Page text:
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Anti-Fraud Collaboration Rolls Out Tools To Increase Awareness, Enhance Communication

A collaborative anti-fraud effort, launched a year ago by four organizations representing key members of the financial reporting 'supply chain,' has released the first in a set of 'tools' and programs designed to improve the deterrence and detection of financial reporting fraud.

The organizations taking part in this anti-fraud effort, as noted in this press release issued earlier today,  include the Center for Audit Quality (CAQ), Financial Executives International (FEI), the Institute of Internal Auditors (IIA), and the National Association of Corporate Directors (NACD). The groups formed a partnership a year ago to collaborate on projects to advance efforts to deter and detect financial reporting fraud.

At a press conference earlier today,representatives of the four organizations announced the release of the first 'tool' in which input was gathered from the collective partnership: FEI's Fraud Literacy Quiz, and a related article which appears in the November issue of Financial Executive magazine, Financial Reporting Fraud: Prevention Starts At The Top. (CPE credit is available for those who read the magazine article, register in FEI's CPE center, and respond to the CPE questions).

Speaking on the panel at the press conference were Marie N. Hollein, President and CEO of FEI, Cindy Fornelli, Executive Director of CAQ, Michelle J. Hooper, CAQ Board Member, NACD Board Member, and President & CEO of The Directors Council, Peter C. Clapman, NACD Board Member and former SVP and Chief Investment Officer of TIAA-CREF, and Hal Garyn, VP of North America Services, the IIA.

antifraud-press-conf-photo.jpg

(Pictured above, L-R, Peter C. Clapman, NACD, Hal Garyn, IIA, Marie Hollein, FEI, Cindy Fornelli, CAQ, Michelle Hooper, CAQ) 

Here are some brief highlights from the press conference (we will post links to other press coverage in a subsequent comment to this post):

Cindy Fornelli, CAQ: "Just over a year ago, CAQ published a report, to bring together the whole host of stakeholders.. including representatives at this table (CAQ, FEI, IIA, NACD) in the financial reporting supply chain... [as well as applicable to] a host of other individuals... to parter together to deter and detect financial reporting fraud... We are thrilled... to unveil our first collaborative effort... collectively we [the 4 organizations] have almost 500,000 individual members." Fornelli emphasized the key aspect being not only the number of individuals, but the fact that the four organizations were collaborating, talking about these issues together. She noted that among the major themes in the CAQ report issued last year, were the need to emphasize tone at the top, involve all parties in the process, and the importance of communication among the (financial reporting) 'supply chain' participants.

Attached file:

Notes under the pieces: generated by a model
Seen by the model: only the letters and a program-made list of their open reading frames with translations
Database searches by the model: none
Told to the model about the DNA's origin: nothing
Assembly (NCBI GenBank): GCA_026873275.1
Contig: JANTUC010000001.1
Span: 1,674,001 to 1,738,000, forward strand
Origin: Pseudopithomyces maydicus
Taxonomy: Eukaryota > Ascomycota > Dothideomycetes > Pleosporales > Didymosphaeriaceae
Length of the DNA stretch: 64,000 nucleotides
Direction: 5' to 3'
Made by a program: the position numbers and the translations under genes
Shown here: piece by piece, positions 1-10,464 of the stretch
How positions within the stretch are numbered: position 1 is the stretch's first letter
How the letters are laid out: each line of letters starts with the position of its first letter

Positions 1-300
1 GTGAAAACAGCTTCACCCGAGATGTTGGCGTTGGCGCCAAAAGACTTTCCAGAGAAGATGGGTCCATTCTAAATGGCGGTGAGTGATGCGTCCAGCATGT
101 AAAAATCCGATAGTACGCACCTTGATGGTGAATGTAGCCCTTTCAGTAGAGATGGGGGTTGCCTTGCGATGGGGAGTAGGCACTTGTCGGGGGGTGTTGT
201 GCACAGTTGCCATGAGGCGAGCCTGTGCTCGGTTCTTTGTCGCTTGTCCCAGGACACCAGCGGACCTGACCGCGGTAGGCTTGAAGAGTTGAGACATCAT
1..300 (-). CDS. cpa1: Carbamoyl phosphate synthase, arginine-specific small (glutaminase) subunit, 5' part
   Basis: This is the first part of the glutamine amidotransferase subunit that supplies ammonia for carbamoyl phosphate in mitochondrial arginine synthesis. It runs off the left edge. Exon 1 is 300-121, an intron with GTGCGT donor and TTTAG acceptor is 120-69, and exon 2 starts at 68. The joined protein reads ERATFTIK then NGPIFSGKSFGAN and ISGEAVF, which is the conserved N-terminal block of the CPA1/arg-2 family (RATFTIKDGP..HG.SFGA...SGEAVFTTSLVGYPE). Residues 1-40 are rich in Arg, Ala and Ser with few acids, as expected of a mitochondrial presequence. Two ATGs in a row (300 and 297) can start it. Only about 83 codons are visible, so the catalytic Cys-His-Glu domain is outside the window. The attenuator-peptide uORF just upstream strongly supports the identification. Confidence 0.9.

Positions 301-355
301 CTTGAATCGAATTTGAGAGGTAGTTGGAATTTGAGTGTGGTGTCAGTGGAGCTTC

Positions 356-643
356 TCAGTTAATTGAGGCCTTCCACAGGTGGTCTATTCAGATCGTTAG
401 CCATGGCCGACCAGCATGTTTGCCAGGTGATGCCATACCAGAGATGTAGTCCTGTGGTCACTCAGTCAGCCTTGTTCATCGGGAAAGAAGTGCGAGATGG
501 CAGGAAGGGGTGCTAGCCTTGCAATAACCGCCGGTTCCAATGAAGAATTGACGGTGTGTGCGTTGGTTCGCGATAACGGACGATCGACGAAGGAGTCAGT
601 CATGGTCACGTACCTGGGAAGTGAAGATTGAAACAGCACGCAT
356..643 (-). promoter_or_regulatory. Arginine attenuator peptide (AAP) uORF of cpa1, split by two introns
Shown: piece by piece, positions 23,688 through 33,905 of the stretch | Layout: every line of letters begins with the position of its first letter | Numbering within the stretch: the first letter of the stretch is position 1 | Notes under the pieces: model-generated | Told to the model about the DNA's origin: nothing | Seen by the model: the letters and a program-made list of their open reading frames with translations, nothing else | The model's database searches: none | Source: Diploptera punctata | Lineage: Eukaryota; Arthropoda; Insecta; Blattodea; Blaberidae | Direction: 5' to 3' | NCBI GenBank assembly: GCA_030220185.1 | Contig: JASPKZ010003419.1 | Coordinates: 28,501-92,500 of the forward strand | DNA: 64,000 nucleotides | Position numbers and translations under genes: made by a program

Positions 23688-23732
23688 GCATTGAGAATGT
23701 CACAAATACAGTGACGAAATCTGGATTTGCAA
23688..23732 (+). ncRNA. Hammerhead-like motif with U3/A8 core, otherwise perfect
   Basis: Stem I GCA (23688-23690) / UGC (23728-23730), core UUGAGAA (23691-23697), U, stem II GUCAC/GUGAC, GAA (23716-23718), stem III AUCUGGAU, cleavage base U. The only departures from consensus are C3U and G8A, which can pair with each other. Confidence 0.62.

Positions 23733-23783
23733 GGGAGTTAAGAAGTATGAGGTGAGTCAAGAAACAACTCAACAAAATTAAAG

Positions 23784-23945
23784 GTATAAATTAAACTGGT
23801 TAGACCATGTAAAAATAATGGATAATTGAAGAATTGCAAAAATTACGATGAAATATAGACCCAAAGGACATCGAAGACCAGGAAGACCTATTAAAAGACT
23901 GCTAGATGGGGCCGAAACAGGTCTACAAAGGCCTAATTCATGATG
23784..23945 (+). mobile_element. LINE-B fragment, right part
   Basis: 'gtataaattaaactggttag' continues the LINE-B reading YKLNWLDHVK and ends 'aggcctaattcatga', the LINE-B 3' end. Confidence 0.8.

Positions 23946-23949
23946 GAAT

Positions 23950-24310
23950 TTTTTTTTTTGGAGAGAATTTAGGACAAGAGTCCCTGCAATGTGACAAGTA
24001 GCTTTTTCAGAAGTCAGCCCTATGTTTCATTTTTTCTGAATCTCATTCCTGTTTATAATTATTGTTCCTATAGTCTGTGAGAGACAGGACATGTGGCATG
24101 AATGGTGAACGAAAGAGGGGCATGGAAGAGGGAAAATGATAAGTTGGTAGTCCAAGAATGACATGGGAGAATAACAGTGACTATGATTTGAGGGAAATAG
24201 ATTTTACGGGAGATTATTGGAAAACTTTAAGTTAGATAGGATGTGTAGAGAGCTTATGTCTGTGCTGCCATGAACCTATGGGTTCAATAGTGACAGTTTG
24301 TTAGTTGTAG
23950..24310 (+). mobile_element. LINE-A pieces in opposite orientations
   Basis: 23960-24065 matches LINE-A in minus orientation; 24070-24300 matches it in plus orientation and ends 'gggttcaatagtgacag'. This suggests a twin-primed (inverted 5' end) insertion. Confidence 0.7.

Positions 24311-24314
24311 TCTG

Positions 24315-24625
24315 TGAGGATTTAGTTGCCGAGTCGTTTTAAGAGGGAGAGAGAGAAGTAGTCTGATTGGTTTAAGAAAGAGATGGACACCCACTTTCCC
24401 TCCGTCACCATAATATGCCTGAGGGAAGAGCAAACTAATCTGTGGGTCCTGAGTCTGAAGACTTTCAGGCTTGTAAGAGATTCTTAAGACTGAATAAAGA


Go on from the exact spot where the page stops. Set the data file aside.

Michelle Hooper of CAQ: "This is the first time in our groups' history to bring these four groups (CAQ, FEI, IIA, NACD) together." She added it is a "step in the right direction, in terms of our groups meeting jointly" on the subject of the deterrence and detection of financial reporting fraud. Hooper noted the collaboration has focused on a number of projects, some under development/in the pipeline, to: "increase stakeholder awareness, elevate the understanding of the responsibility (for deterring and detecting financial reporting fraud), and improving individuals' awareness and understanding" in this area. She noted the goal of the collaboration a year ago, as noted in the CAQ's report issued at that time, was 'a platform for action,' and the release of the FEI Fraud Literacy Quiz and related magazine article was a result of this shared platform.

Fornelli gave an overview of some projects 'in the pipeline,' including development of  publications providing education/analysis of some 'fraud scenarios,' and programs relating to the importance of professional skepticism, as well as relating to the 'expectation gap.'

Hollein noted the Fraud Literacy Quiz, created under consultation with the collaboration, followed on FEI's Financial Literacy Quiz, issued previously. She added that while the quiz can help someone assess their knowledge, the most important part of the quiz was as a tool to encourage further learning and skill development.

Hooper invited members of the press to take the quiz, at one of the computers located in the FEI booth at the FEI CFRI conference (where this press conference was held), to try it first hand. She noted that the quiz itself was a learning experience as information was provided automatically by the online quiz instrument, in response to incorrect answers.

Hal Garyn of the IIA emphasized the IIA looks forward to the continued collaboration, and Peter Clapman of the NACD noted upcoming educational programs slated for the collaboration include webinars as educational tools. Clapman added, "It is incombent upon the board of directors as a whole, and certainly audit committee members, to fulfill their responsibilities... this educational process (sponsored by the collaboration) is important."

One of the handiest takeaways of the day, was an observation by CAQ's Fornelli, in response to a question about the themes of the CAQ report issued last year, including, predominantly, tone at the top. Fornelli noted that "The Importance of tone at the top... [is that] an ethical culture has to permeate (the entire organization, including) the 'mood at the middle,' and 'buzz at the bottom'."

Posted: 11/14/2011 4:55:20 PM by Edith Orenstein | with 0 comments
Filed under: CAQ,FEI,fraud,IIA,literacy,NACD,quiz,anti-fraud


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Edith Orenstein